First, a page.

The Age of Windustry

Day one of the Windpower 2007 conference has come to an end, and having just
rubbed elbows with something like 6,000 attendees, 400-plus exhibitors and
national legislators and policymakers from around the country, I thought I’d
try to make sense of it all. The confab
was put on by the American Wind Energy Association (AWEA), and heavily
attended by many of folk who belong to it: wind energy producers,
manufacturers who produce things like wind turbines, poles, and transmission
lines and wind outreach and education organizations. The conference features
tons of panels, discussions and presentations, but much of the talk at this
year’s Windpower focused on just a few issues: 

  • A lot of people -­ and not just wind industry representatives, either ­-
    believe that wind energy is and will remain an increasingly crucial part of
    our national renewable energy portfolio. No one had anything particularly
    negative to say about nuclear or other non-c02-emitting power generation
    technologies, but all agreed that of those other options, none were as ready
    as wind power was to step up to the plate and work. (It takes
    years and years to bring a nuclear power plant online, for instance, and not
    nearly as long to build and permit wind turbines). The wind industry feels
    that its golden moment is now.
  • The AWEA has set a really tough goal for itself and for the wind industry:
    to produce 20% of the U.S.’ power by the year 2020. As good as that sounds,
    no one really knows how it’s going to be accomplished. Panelist Bob
    Lukefahr, of BP¹s alternative fuels division, stressed the challenges: It
    will require "technology we haven’t invented yet," he said, and entails "political and economic complexity this business has never faced before."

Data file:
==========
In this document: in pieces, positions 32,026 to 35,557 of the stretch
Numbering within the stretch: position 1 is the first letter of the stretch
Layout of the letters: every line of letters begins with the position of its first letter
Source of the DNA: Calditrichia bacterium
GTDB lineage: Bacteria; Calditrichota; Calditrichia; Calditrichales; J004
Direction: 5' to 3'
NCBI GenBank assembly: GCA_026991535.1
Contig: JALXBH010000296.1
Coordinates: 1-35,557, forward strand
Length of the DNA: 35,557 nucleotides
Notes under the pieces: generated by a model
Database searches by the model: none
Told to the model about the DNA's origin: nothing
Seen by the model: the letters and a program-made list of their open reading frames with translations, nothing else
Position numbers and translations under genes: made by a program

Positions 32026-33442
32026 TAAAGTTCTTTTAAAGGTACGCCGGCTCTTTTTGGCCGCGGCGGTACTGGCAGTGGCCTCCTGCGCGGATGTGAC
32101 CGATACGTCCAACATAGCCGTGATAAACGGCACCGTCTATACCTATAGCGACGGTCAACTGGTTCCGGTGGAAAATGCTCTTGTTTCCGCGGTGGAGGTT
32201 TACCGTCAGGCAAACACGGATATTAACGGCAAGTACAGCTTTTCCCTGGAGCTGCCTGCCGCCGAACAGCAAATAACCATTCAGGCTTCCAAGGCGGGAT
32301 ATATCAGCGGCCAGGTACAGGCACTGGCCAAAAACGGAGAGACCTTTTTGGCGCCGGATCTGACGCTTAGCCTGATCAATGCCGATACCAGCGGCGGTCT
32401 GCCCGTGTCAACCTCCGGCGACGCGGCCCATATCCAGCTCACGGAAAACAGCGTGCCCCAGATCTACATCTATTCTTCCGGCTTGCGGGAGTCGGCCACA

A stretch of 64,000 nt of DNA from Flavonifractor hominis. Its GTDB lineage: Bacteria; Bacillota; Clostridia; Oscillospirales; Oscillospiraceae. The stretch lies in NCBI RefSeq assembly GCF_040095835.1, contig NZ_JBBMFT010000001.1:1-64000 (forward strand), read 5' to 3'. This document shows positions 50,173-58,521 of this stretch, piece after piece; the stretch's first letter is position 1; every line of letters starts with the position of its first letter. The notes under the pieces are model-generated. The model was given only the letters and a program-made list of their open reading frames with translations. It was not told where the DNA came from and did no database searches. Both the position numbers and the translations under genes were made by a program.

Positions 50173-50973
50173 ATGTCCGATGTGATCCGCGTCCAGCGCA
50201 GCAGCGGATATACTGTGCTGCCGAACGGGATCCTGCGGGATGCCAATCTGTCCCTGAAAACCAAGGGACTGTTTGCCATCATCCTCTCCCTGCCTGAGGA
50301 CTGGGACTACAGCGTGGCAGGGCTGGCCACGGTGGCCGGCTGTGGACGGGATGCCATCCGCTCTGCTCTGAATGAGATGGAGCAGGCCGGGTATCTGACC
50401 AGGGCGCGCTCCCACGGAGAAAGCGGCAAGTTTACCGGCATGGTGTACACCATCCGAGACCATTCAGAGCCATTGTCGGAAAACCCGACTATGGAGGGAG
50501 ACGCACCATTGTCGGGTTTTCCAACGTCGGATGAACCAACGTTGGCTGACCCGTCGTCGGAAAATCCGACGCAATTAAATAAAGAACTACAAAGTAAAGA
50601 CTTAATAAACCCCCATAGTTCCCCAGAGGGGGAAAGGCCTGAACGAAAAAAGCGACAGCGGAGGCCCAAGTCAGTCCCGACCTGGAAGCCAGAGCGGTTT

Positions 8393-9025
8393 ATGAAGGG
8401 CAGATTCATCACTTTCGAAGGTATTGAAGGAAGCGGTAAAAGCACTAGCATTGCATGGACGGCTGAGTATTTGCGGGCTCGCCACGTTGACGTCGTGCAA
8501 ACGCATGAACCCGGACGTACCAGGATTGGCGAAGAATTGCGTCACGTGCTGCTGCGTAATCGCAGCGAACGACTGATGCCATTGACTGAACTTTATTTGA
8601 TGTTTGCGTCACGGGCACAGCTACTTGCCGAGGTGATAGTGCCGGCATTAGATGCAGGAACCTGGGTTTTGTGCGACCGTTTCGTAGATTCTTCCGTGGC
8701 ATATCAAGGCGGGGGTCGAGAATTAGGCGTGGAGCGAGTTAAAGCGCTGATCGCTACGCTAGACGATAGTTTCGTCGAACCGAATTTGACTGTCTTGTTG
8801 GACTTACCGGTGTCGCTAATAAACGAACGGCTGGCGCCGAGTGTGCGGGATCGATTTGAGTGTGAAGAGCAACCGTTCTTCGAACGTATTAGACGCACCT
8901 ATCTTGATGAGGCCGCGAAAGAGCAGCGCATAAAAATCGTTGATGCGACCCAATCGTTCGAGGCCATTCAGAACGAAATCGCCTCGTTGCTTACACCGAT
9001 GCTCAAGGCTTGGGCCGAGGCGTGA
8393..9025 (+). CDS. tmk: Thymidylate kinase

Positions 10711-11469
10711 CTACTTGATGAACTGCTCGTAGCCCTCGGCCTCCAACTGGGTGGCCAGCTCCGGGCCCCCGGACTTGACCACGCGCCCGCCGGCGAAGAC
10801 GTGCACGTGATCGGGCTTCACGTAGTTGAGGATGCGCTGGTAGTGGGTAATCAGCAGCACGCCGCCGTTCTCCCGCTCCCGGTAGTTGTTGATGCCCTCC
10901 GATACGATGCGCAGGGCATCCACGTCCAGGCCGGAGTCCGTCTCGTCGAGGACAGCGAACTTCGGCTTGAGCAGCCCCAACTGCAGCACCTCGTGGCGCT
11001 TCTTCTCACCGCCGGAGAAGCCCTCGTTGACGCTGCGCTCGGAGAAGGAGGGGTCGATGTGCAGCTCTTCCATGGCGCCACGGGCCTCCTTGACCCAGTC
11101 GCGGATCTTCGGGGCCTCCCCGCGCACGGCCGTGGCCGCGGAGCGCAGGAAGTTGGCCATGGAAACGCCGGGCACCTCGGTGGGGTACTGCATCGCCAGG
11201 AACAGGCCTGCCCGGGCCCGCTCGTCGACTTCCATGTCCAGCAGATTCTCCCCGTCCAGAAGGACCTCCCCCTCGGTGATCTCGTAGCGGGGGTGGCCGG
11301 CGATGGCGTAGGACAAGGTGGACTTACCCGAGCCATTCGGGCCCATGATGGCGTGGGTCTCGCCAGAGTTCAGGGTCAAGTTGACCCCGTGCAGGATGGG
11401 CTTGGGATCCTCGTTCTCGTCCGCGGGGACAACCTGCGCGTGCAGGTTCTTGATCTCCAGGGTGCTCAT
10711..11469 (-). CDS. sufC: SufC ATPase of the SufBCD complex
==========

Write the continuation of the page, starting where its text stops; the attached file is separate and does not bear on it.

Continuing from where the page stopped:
For starters, they’re going to have to figure out how to deliver
    all that energy; even if we had the turbines to do it right now, it would
    cost at least $60 billion to build the transmission lines to get that power
    onto the country’s grid, according to AWEA President Randall Swisher.
  • The future of the wind industry depends on the White House, and if the
    next few presidents we have aren’t wind-friendly, wind will stay small for
    the long haul.

The good news is, there are plenty of states out there interested in having
the wind industry set up shop in their regions. At Monday’s confab alone,
the mayor of Los Angeles and the governors of Montana and Iowa made nice to
the assembled windustryites, and at least one congressman (D.C.’s own Jerry
McNerney) and a senator (Tom Daschle) lent their support to the cause as a
whole. In short, the industry is booming, consumer interest in renewable
energy has never been higher, and the future ­ depending in part on what
happens in the 2008 election ­ looks bright.

Photsynth Makes Print Obsolete

Photosynth is an amazing photo and text software environment that will change the way you look at photos forever.

Blaise Aguera y Arcas
presents a demo of Photosynth at the TED (Technology Entertainment Design) conference. He shows how his new software links photos together spatially and hints at the value Photosynth adds to your photo collection. The demo  shows Photosynth creating amazing multidimensional spaces with zoom and navigation features just by scanning photos from Flickr. It creates a spatial map and places all photos of an object (such as Notre Dame, Paris) into a collage that is easy and intuitive to navigate.

While the spatial 3-D image collage is amazing, the information created when everyoneÂ’s photo tags are linked is even more amazing. Photosynth creates a dense information swarm around the objects it links together.

Photosynth is the brainchild of Blaise Aguera y Arcas, he also created Seadragon (acquired by Microsoft in 2006), the visualization technology that gives Photosynth its amazingly smooth digital rendering and zoom capabilities.

Seadragon and Photosynth create an interface that will make working with text and images on a screen preferable to working with paper. With the exception of reading at the beach, I canÂ’t see any advantage for paper. 

the Trucking Industry Events


The following are events taking place in the field of trucking, scroll
down the page to locate an event for your month of interest. If you